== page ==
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    ABSTRACT: Making step adjustments is an essential component of walking. However, the ability to make step adjustments may be compromised when the walker’s attentional capacity is limited. This study compared the effects of ageing and dual tasking on step adjustments in response to stepping target perturbations during visually cued treadmill walking. Fifteen older adults (69.4±5.0 yrs; mean±SD) and fifteen young adults (25.4±3.0 yrs) walked at a speed of 3 km/h on a treadmill. Both groups performed visually cued step adjustments in response to unpredictable shifts of projected stepping targets in forward (FW), backward (BW), or sideward (SW) directions, at different levels of task difficulty (which increased as the available response distance [ARD] decreased), and with and without dual tasking (auditory Stroop task). RESULTS: In both groups, step adjustments were smaller than required. For FW and BW shifts, older adults undershot more under dual-task conditions. For these shifts, ARD affected the age groups differentially. For SW shifts, larger errors were found for older adults, dual tasking and the most difficult ARD. Stroop task performance did not differ between groups in all conditions. Older adults have more difficulty than young adults to make corrective step adjustments while walking, especially under dual-tasking conditions. Furthermore, they seemed to prioritize the cognitive task over the step adjustment task, a strategy that may pose ageing populations at a greater fall risk. For comparable task difficulty the older adults performed considerably worse than the young adults, indicating a decreased ability to adjust steps under time pressure.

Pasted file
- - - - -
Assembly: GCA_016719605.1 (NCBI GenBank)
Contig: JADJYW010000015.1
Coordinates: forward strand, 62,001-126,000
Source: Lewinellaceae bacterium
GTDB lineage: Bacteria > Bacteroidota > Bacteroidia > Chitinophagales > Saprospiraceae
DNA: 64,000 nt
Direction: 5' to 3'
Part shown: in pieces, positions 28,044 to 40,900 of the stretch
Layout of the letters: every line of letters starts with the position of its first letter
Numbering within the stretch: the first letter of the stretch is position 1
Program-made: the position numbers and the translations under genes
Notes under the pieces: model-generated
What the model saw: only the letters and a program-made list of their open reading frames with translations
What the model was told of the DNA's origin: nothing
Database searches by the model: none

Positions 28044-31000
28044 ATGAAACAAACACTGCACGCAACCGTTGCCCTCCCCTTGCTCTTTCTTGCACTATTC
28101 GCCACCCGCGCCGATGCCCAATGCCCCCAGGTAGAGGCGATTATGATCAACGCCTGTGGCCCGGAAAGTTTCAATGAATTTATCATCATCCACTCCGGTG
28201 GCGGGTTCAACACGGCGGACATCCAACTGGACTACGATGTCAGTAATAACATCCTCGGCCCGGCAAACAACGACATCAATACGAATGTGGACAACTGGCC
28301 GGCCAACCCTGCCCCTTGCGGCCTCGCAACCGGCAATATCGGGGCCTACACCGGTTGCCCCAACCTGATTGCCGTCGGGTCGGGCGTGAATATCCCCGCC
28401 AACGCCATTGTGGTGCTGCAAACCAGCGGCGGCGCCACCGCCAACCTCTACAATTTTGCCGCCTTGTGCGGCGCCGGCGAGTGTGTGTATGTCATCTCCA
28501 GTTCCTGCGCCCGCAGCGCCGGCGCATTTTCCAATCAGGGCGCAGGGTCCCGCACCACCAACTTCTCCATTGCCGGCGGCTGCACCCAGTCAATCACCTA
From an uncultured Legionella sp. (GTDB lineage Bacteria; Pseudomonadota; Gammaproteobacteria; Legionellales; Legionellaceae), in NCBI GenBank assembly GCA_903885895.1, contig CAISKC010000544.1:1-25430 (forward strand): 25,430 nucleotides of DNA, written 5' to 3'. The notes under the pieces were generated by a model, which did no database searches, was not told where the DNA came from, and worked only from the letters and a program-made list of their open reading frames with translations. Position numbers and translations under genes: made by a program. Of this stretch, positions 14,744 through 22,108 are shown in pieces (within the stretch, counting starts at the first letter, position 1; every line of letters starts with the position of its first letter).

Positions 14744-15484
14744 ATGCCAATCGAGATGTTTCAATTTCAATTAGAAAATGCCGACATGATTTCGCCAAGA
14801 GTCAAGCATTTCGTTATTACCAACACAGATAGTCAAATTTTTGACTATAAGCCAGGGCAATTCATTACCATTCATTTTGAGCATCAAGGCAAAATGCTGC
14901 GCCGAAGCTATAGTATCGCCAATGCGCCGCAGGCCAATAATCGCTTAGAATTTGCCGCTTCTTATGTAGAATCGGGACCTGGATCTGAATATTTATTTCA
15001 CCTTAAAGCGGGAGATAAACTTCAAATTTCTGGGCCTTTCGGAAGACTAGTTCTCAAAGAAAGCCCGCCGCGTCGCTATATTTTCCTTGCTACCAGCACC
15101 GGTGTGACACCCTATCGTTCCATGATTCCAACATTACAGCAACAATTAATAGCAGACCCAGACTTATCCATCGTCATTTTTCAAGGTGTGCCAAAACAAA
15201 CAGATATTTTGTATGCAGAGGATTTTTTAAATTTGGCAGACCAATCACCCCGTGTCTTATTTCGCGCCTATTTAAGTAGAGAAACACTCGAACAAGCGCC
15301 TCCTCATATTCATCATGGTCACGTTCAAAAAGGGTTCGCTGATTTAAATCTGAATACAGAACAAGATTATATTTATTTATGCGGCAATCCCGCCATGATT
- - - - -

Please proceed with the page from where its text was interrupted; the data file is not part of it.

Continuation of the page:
Experimental Brain Research 08/2015; DOI:10.1007/s00221-015-4407-5 · 2.04 Impact Factor
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    • "So far, either immediate effects of random WBV or training with steady WBV lasting several weeks has been evaluated , but not whether there are higher effects of a random WBV training lasting several weeks in comparison to a placebo treatment. Quantitative differences in the performance of tasks with potential fall risk [16] [17] (bending forward , climbing steps) have been shown between participants with PD and healthy controls [18]. Therefore, in this study, "
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    ABSTRACT: Background. Random whole body vibration (WBV) training leads to beneficial short-term effects in patients with Parkinson's disease (PD). However, the effect of WBV lasting several weeks is not clear. Objectives. The aim of this study was to assess a random WBV training over 5 weeks in PD. Methods. Twenty-one participants with PD were allocated to either an experimental or a placebo group matched by age, gender, and Hoehn&Yahr stage. The WBV training consisted of 5 series, 60 s each. In the placebo group, vibration was simulated. The primary outcome was the change of performance in Functional reach test (FRT), step-walk-turn task, biomechanical Gait Analysis, Timed up and go test (TUG), and one leg stance. Findings. In most of the parameters, there was no significant interaction of "time∗group." Both groups improved significantly in Gait parameters, TUG, and one leg stance. Only in the FRT [F(1,15) = 8.397; P < 0.05] and in the TUG [F(1,15) = 4.971; P < 0.05] the experimental group performed significantly better than the placebo group. Conclusions. Random WBV training over 5 weeks seems to be less effective than reported in previous studies performing short-term training. The slight improvements in the FRT and TUG are not clinically relevant.